Influence of reducers on nanostructure and surface energy of silver coatings and bacterial adhesion

Wei Shao, Qi Zhao

    Research output: Contribution to journalArticle

    26 Citations (Scopus)

    Abstract

    The high incidence of infections caused by the use of implanted biomedical devices has a severe impact on human health and health care costs. Many studies suggest a strong antimicrobial activity of silver-coated medical devices. However no studies have been reported on the effect of surface energy of silver coatings on bacterial adhesion. In this paper, 4 types of silver coatings with various surface energies were prepared on stainless steel plates using AgNO3 based electroless plating solutions with four different reducing agents, formaldehyde, hydrazine, glucose and potassium sodium tartrate tetrahydrate, respectively. The morphology and surface energy of the silver coatings were characterized with an Atomic Force Microscope and a Dataphysics OCA-20 contact angle analyzer, respectively. The anti-bacterial performance of the silver coatings was evaluated with Pseudomonas aeruginosa PA01, which frequently causes medical device-associated infections. The experimental results showed that bacterial adhesion decreased with the total surface energy of the coatings decreasing, but decreased with the electron donor component increasing. All the silver coatings performed much better than stainless steel in reducing bacterial attachment. The extended DLVO theory was used to explain bacterial adhesion behavior. (c) 2009 Elsevier B.V. All rights reserved.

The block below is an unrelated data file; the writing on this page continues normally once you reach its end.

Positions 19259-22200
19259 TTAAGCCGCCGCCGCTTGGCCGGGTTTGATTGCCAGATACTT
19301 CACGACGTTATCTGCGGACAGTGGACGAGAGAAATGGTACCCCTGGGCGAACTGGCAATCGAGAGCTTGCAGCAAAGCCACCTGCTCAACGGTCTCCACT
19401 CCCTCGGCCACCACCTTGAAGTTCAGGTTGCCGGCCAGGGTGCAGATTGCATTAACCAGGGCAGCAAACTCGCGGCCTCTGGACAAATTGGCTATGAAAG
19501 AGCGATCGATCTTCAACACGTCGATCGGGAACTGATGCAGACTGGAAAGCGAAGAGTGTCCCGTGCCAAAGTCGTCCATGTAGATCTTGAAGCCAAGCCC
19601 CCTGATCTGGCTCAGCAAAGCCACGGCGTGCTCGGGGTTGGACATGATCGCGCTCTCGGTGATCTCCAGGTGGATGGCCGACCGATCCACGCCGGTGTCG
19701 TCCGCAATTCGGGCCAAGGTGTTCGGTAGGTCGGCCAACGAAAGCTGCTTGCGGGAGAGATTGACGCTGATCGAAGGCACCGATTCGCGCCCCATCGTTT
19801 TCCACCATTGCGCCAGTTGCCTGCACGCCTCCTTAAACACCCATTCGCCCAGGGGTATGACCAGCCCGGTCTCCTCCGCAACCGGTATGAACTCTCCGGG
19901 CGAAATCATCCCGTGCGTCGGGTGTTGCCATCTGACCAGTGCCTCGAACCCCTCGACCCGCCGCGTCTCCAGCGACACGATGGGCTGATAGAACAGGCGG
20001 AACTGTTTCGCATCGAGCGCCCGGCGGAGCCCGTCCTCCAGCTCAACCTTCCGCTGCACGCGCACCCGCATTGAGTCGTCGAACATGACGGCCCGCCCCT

Original languageEnglish
    Pages (from-to)1288-1294
    Number of pages7
    JournalSurface & Coatings Technology
    Volume204
    Issue number8
    DOIs
    Publication statusPublished - 15 Jan 2010

    Keywords

    • Electroless plating
    • Silver
    • Bacterial adhesion
    • Surface energy
    • DLVO theory
    • COMPOSITE COATINGS
    • STAINLESS-STEEL
    • DEVICES
    • GLASS
    • PTFE

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